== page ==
Vermilion flycatcher

Vermilion flycatcher.
The vermilion flycatcher (Pyrocephalus obscurus) is a tyrant flycatcher found in South America and southern North America. The male (pictured) has a bright red crown and underparts, and brownish wings and tail; females lack the red coloration. The male's chirpy song is used in establishing a territory in riparian or semi-open habitat. Its diet of insects are caught in flight. Although monogamous, females may lay their eggs in another pair's nest, and extra-pair copulation occurs. Females build cup nests and are fed by the male while they incubate the two to three speckled whitish eggs; two broods are laid in a season. Both parents feed the chicks, which are ready to fledge after fifteen days. A long molt begins in summer. The species was first described from specimens caught by Charles Darwin. The taxonomy of the genus was revised in 2016, creating several new species from this flycatcher's former subspecies. Populations have declined because of habitat loss, although numbers remain in the millions.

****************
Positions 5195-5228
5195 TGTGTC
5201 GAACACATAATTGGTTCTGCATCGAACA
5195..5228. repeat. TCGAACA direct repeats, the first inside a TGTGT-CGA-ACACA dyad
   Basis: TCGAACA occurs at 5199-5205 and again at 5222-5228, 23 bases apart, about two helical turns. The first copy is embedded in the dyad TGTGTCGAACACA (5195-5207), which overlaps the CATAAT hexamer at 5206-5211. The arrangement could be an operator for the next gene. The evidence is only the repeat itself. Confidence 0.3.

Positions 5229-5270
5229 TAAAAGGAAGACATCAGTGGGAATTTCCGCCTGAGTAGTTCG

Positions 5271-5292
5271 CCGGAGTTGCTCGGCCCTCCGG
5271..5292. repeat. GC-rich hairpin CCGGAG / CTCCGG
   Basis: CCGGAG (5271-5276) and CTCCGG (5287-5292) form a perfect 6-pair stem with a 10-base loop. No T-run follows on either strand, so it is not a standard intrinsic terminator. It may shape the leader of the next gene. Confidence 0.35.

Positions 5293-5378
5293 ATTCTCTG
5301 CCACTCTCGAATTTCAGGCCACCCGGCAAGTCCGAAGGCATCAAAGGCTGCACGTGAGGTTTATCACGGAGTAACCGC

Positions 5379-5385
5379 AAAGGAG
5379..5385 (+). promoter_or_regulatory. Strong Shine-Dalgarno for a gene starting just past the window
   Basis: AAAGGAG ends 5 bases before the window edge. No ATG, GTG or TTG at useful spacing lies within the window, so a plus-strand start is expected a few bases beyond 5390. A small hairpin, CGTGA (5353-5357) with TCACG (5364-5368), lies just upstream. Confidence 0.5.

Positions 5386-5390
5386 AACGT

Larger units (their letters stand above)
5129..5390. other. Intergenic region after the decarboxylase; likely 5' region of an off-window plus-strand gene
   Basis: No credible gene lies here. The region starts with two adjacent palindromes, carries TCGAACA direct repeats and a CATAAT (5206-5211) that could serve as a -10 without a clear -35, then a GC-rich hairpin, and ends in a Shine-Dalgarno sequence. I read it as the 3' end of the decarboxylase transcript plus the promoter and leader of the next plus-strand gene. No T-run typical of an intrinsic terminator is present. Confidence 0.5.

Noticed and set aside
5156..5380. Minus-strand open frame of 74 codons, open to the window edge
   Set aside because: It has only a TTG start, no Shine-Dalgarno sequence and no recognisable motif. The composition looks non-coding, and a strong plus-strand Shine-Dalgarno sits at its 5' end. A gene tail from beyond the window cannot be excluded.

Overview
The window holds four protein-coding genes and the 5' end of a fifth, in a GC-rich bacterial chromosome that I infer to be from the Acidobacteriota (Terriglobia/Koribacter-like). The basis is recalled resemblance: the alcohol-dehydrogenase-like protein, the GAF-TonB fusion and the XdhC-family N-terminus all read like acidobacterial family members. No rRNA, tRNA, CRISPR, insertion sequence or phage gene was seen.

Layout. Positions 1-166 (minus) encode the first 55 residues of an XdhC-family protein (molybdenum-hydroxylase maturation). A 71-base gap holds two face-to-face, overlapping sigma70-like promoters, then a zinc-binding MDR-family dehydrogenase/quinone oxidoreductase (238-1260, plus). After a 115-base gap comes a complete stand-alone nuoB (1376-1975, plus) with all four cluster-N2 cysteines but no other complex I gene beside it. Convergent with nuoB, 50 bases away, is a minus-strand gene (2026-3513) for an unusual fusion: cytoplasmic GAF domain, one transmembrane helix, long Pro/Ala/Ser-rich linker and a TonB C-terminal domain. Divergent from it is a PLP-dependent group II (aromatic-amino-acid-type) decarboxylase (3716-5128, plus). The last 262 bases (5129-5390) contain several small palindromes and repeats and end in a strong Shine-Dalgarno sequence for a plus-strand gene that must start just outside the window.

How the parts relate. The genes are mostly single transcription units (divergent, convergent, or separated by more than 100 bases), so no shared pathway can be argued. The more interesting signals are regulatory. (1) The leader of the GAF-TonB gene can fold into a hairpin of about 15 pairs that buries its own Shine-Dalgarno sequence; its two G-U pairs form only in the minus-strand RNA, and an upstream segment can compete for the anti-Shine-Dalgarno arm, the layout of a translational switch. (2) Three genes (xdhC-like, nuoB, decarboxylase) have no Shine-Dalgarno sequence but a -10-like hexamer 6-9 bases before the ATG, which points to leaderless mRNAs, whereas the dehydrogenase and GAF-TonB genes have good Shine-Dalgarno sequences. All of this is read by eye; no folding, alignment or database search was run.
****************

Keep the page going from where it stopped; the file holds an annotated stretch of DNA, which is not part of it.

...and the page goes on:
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18 अप्रैल से चंगेरा (जावद चौराहा) स्थित नई मंडी में भी शुरू होगा कारोबार, व्यापारियों व मंडी बोर्ड ने लिया बड़ा निर्णय, अब पुरानी मंडी में नहीं होगी गेहूं की नीलामी